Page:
Over President Donald Trump's first 100 days, we're asking him questions that our audience wants answers to. Join the project by tweeting this question to @realDonaldTrump with the hashtag #100Days100Qs.
#83. @realDonaldTrump, will you remove US nuclear weapons from Turkey? #100Days100Qs
Turkey has a big vote coming up on Sunday. Americans probably aren't hearing much about it. But they should be.
The vote is on a constitutional referendum that would turn Turkey's parliamentary system into an executive presidency. A "yes" vote will expand the power of Turkish President Recep Tayyip Erdogan and could extend his rule to 2029. Supporters say it's necessary for security and economic growth. Opponents say it's a power grab by an authoritarian leader hell-bent on establishing a dictatorship.
Both sides say the future of the country is at stake.
Is this news to you? If it is, don't blame yourself.
Most US news outlets are busy covering the so-called "mother of all bombs" that US forces dropped on ISIS militants in Afghanistan on Thursday. The GBU-43/B Massive Ordnance Air Blast, or MOAB, was the largest nonnuclear bomb ever used by the US in combat.
The United States keeps a stockpile of 50 Cold War-era B61 nuclear bombs at an air base in Incirlik. They are not considered strategically important. But they are a potential security risk, nuclear security experts say.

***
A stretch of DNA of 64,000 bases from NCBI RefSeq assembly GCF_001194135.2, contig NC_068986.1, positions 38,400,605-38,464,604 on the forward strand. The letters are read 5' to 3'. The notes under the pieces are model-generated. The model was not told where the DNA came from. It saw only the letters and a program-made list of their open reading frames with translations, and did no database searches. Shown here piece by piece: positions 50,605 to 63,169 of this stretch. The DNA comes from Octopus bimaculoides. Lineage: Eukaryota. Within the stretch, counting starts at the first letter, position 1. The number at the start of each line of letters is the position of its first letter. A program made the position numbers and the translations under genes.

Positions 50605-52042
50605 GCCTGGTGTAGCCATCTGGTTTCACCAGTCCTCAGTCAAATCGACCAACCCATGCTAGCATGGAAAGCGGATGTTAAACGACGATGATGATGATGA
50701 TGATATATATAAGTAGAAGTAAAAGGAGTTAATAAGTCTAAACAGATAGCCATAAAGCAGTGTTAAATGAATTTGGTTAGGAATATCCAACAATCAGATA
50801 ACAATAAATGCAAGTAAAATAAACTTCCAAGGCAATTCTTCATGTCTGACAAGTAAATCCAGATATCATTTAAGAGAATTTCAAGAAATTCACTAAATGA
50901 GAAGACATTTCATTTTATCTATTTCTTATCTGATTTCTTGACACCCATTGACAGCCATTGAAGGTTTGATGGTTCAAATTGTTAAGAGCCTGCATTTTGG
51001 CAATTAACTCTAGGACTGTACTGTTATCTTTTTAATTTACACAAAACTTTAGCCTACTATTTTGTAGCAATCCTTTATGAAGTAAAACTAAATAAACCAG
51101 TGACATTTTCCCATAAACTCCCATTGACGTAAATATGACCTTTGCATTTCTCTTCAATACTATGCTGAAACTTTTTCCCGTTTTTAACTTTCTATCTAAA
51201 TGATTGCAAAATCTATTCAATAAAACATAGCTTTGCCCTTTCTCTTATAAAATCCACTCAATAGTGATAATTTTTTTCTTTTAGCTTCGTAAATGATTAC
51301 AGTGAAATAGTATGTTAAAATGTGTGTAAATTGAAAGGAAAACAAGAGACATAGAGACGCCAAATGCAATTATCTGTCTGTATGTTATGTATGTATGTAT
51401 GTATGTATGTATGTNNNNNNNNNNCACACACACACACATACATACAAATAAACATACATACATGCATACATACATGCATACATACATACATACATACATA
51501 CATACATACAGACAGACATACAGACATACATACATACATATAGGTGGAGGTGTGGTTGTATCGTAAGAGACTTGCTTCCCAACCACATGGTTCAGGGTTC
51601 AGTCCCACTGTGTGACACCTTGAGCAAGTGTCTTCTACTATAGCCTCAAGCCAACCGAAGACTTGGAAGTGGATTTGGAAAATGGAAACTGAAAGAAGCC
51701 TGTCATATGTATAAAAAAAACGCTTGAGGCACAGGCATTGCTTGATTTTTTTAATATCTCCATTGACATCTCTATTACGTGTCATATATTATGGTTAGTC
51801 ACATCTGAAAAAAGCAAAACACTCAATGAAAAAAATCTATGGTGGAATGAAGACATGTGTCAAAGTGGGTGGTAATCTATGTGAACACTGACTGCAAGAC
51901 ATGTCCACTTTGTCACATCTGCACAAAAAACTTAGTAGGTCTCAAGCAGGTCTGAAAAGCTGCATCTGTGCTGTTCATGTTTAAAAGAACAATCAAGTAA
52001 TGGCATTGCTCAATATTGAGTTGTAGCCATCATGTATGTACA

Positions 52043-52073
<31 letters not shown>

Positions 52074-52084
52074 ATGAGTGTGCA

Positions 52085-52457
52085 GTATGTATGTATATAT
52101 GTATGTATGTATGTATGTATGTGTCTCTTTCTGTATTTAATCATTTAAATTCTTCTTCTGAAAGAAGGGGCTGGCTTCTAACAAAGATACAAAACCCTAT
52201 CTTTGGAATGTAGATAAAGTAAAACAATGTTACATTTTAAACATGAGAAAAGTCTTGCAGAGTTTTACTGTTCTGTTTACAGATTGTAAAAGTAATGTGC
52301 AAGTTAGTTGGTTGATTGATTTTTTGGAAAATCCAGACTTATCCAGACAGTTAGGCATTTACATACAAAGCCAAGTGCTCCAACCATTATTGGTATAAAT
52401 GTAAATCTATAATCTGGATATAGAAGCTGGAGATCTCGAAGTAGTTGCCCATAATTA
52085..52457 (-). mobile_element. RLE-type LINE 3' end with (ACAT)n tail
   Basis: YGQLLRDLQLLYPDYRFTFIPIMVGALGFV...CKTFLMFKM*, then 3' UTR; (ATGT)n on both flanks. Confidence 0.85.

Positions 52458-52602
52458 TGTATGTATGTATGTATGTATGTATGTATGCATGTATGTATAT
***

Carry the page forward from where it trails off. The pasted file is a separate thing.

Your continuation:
That became clear last July, during a failed military coup attempt against Erdogan's government. According to the government, those coup plotters were operating out of ... you guessed it: Incirlik.
Keeping a nuclear arsenal at the same air base where military coup plotters are launching their coup against their government is a scary situation. Add to that risk the proximity of the Syrian civil war, the ongoing conflict between Turkey and Kurdish separatists and a wave of terrorist attacks in recent years, and you've got to wonder why the US is taking the risk of housing 50 nuclear weapons in the country.
"There is no other country in Europe where the US stores nuclear weapons where a military coup just happened and you have something that looks almost like a civil war with violent explosions and killings, and in addition to that you are less than 100 miles from the border of a completely war-torn country, Syria," Hans Kristensen, the director of the Nuclear Information Project at the Federation of American Scientists, said after the coup.
Since then, there's been reason to question whether Erdogan is the kind of partner you'd want babysitting your nuclear weapons. After the coup attempt, his government arrested or fired more than 100,000 people, including judges and civil servants; and cracked down on the free press; and arrested and imprisoned so many journalists that Turkey is now the world's leading jailer of them. His critics say he's become increasingly authoritarian and that a "yes" vote could effectively establish an Erdogan dictatorship.
Sunday's referendum and reaction to its results by the government and the Turkish people could change the country dramatically. If the coup was a moment to question the value of keeping a nuclear stockpile at a Turkish air base, the referendum is another moment to ask the question.
So, Mr. President, are you considering removing US nuclear weapons from Turkey?
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